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Panchu Kapali and Rajaram Kapali, Minors, by their Grandmother Next Friend and Guardian Bijoya Kapali Vs. Jajneswar Majhi and Rohini Dasya Widow of Abhoy Charan Majhi - Court Judgment

LegalCrystal Citation
CourtKolkata
Decided On
Judge
Reported inAIR1919Cal329,53Ind.Cas.959
AppellantPanchu Kapali and Rajaram Kapali, Minors, by their Grandmother Next Friend and Guardian Bijoya Kapal
RespondentJajneswar Majhi and Rohini Dasya Widow of Abhoy Charan Majhi
Excerpt:
bengal tenancy act (viii b. c. of 1885), schedule iii article 3 - licensee refusing to vacate on expiry of license effect of--possession, suit for--limitation. - .....not be applicable as the plaintiffs never having been in possession, there can be no; date: of dispossession from which the period- of limitation would commence to run. in my opinion there was? in law dispossession of the 'plaintiffs. after the execution of the lease the plaintiff was' put in actual possession of 7 cottas of the' property demised, which amounted to delivery; of possession of that properly. the defendants' possession under their former right ceased' and, therefore, the possession for three months after the lease was that of licensees of the plaintiffs, when the plaintiffs 'possessed part of?, the land themselves and the remainder was in the possession of their licensees, the plaintiffs were in actual or constructive possession of the whole of the 12 cottas. when their.....
Judgment:

Newbould, J.

1. This appeal arises out of a suit for declaration of the plaintiff's title to 5 cottas of land and for possession thereof. Both Courts, after deciding in the plaintiffs' favour on the facts at issue, have held that the suit must be dismissed as being barred by limitation under Article 3, Schedule III of the Bengal Tenancy Act.

2. The facts as found are as follows: The plaintiffs' father on the 7th Magh 1315 B. S. was granted a potta by (be defendants. At the time of granting this potta the defendants were in possession of 5 cottas of the land and obtained permission of the plaintiffs' father to remain in possession during three months to enable them to remove their huts on the land. But after this period had elapsed, the defendants did not remove their huts and remained in possession adversely to the plaintiffs' father and afterwards to the plaintiffs.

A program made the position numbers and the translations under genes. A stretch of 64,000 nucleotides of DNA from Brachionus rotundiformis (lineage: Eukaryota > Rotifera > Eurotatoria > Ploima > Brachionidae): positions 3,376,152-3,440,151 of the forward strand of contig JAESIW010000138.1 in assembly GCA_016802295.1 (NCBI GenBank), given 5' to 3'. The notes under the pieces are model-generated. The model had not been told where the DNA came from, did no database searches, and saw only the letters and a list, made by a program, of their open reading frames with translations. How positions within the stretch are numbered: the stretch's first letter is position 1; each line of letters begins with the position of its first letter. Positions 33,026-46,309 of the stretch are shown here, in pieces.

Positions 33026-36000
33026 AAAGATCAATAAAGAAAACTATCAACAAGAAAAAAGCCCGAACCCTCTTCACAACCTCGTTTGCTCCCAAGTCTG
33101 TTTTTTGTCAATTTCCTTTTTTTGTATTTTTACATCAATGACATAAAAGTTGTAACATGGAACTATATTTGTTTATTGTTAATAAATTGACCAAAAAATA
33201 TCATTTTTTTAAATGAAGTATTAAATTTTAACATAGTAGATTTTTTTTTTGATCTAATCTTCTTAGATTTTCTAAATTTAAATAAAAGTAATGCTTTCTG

3. It is first contended that the special limitation of the Limitation Act did cot apply, because there is no evidence on the record to prove that the plaintiffs were raiyats, This point was not taken in the grounds of appeal to this Court. In both the lower Courts it appears that there was never any dispute that the plaintiffs' status was that of raiyats and I, therefore, refused to allow this point to be urged before me.

4. The next point taken was that the suit was not of the nature contemplated by Article 3, Schedule III; that it could not be a suit for recovery of possession, since the plaintiffs had never, been in possession and that the Article could not be applicable as the plaintiffs never having been in possession, there can be no; date: of dispossession from which the period- of limitation would commence to run. In my opinion there was? in law dispossession of the 'plaintiffs. After the execution of the lease the plaintiff was' put in actual possession of 7 cottas of the' property demised, which amounted to delivery; of possession of that properly. The defendants' possession under their former right ceased' and, therefore, the possession for three months after the lease was that of licensees of the plaintiffs, When the plaintiffs 'possessed part of?, the land themselves and the remainder was in the possession of their licensees, the plaintiffs were in actual or constructive possession of the whole of the 12 cottas. When their licensees, at the end of the period of three months for which their license was granted, refused to quit part of the land, they did in effect dispossess the plaintiffs. I would, therefore, hold that there was such dispossession as to make Article 3 Schedule III of the Bengal Tenancy Act applicable.

5. It is lastly contended that the dispossession was not by the defendants in their capacity as landlords. The suit being one in which the tenants are the plaintiffs and the landlords are the defendants and the allegation being one of actual dispossession by the landlords, there can be no question of the applicability of the special period of limitation provided by the Bengal Tenancy Act. The question of limitation is the only point that arises in this appeal and. as I hold the decision of the lower Court on this point was right, the appeal must be dismissed with costs.


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